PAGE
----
Make sure to use extra caution around larger cylinders, because many of these include high tension springs among their components, which can be dangerous to work with. If you have to replace any seals, don't bother measuring the size of the existing seal, because it will always undergo some kind of expansion or compression in accordance with prevailing environmental conditions.
During the reassembly process, don't forget to assemble the wear bands, because these are crucial for reducing metal-to-metal contact, and prolonging the life of your motor.
How to Fix a Leaking Hydraulic Cylinder
The first step in carrying out repairs of your hydraulic motor, is to purchase the correct hydraulic motor repair kit.
You can usually get this at your local dealer shop, and if you don't have one nearby, you can order the right repair kit online. If you can't find an all-inclusive kit, you can still order the individual parts, as long as you have the part numbers of the originals.
Before you actually begin the repair process, you should ensure that the part numbers from the old system match up with the part numbers from the new system; so you are always working with the correct components.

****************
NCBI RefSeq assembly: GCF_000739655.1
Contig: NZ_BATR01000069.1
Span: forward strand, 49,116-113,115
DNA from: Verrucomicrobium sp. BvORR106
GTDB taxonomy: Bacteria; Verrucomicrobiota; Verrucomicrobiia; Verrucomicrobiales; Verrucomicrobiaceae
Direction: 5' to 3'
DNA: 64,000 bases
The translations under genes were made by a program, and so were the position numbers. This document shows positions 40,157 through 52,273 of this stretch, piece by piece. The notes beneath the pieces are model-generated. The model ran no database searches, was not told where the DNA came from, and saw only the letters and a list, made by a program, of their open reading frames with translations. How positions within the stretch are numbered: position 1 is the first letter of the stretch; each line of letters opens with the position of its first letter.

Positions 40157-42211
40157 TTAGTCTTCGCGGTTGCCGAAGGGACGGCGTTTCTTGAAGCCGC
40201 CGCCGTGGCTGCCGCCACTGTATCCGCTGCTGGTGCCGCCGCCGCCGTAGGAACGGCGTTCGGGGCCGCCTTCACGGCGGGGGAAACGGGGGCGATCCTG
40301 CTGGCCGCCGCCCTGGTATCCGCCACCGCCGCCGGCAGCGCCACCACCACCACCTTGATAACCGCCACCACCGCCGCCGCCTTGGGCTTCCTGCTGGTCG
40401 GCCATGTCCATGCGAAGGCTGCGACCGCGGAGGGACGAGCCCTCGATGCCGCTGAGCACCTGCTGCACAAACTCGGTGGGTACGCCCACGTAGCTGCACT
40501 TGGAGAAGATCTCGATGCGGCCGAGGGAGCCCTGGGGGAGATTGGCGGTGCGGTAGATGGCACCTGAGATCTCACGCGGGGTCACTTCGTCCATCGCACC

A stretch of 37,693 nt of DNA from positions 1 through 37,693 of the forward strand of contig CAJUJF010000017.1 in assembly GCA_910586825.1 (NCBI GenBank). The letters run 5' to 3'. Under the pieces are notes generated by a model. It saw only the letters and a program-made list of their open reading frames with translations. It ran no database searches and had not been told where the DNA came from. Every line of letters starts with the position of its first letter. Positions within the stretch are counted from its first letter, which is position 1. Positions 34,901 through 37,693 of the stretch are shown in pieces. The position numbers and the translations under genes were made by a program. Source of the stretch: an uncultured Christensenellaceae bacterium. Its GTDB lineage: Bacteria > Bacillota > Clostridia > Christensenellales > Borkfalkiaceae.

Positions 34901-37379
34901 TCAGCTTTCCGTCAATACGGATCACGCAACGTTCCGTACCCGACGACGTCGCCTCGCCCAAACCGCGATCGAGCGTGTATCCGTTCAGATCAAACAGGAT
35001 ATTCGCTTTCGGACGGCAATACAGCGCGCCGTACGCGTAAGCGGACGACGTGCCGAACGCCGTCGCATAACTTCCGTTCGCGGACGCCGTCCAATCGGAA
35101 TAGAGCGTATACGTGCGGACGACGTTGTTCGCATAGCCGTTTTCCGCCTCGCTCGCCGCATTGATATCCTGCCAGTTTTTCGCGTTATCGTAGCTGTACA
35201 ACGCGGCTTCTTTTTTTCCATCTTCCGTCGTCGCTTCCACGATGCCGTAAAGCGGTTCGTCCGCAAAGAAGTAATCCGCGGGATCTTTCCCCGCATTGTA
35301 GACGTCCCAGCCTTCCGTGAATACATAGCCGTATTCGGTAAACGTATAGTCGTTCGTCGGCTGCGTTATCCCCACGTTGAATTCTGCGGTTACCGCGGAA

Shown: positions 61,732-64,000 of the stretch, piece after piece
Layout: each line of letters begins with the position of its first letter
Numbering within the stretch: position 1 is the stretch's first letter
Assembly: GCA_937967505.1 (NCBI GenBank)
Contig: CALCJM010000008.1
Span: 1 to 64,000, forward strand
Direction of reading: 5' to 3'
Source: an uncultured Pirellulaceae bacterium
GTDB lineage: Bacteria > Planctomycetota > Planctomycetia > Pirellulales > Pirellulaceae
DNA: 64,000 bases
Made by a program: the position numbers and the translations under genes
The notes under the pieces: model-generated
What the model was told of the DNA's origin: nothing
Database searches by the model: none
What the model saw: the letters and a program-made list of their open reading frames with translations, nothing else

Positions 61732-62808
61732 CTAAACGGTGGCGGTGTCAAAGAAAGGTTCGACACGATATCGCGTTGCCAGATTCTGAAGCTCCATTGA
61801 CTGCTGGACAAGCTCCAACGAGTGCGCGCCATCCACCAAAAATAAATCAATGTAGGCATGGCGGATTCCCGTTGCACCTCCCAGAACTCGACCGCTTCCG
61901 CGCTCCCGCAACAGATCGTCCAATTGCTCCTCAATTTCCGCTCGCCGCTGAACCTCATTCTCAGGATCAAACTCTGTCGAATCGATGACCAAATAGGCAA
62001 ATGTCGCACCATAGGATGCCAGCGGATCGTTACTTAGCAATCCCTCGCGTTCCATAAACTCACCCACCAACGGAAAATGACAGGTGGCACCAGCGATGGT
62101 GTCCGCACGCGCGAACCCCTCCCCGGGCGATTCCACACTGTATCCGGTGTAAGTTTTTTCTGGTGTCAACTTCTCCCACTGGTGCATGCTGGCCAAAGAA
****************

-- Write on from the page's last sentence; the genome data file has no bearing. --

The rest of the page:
Before you begin, keep in mind that some of the pieces you might be working with can be extremely heavy and bulky. Be aware of the possibility of having your fingers crushed or harmed by the weight of these objects.
First of all, make sure the pressure has been fully released from your cylinder. You will then need to unscrew the gland from the cylinder, this may require a slight tap with a hammer. Once the gland has been removed, you'll be able to pull the piston rod out of the motor and be careful where you place it, so it does not get exposed to any dirt or debris.
When the piston rod has been pulled free, you can replace the rod into its original pin connection. Afterward, you'll be able to unscrew the retaining bolt which connects rod and piston. At this point, it's a good idea to take a picture of all the components so that you recall the order in which you disassembled them.
The reassembly process should be carried out as quickly as possible. This way your disassembly procedure can be recalled easily. Generally, you'll simply be replacing a seal or an O-ring in the gland or piston.
If your rebuild kit provides a diagram for reassembly, consult this for accuracy. Make sure all parts are well lubricated and once you reinstall the cylinder, start up the machine and test for any leaks.
Final Thoughts on Leaking Hydraulic Cylinders
If you don't feel comfortable in disassembling and reassembling your cylinder, by all means contact Sapphire Hydraulics and have our team of specialists do the work for you.
You can be guaranteed that all worn out parts will be replaced with guaranteed manufacturer's components and that all work will be professionally done, according to manufacturer specifications. Contact us today at Sapphire Hydraulics, so we can arrange to have your cylinder repaired as quickly as possible and so your operation can resume with minimal downtime.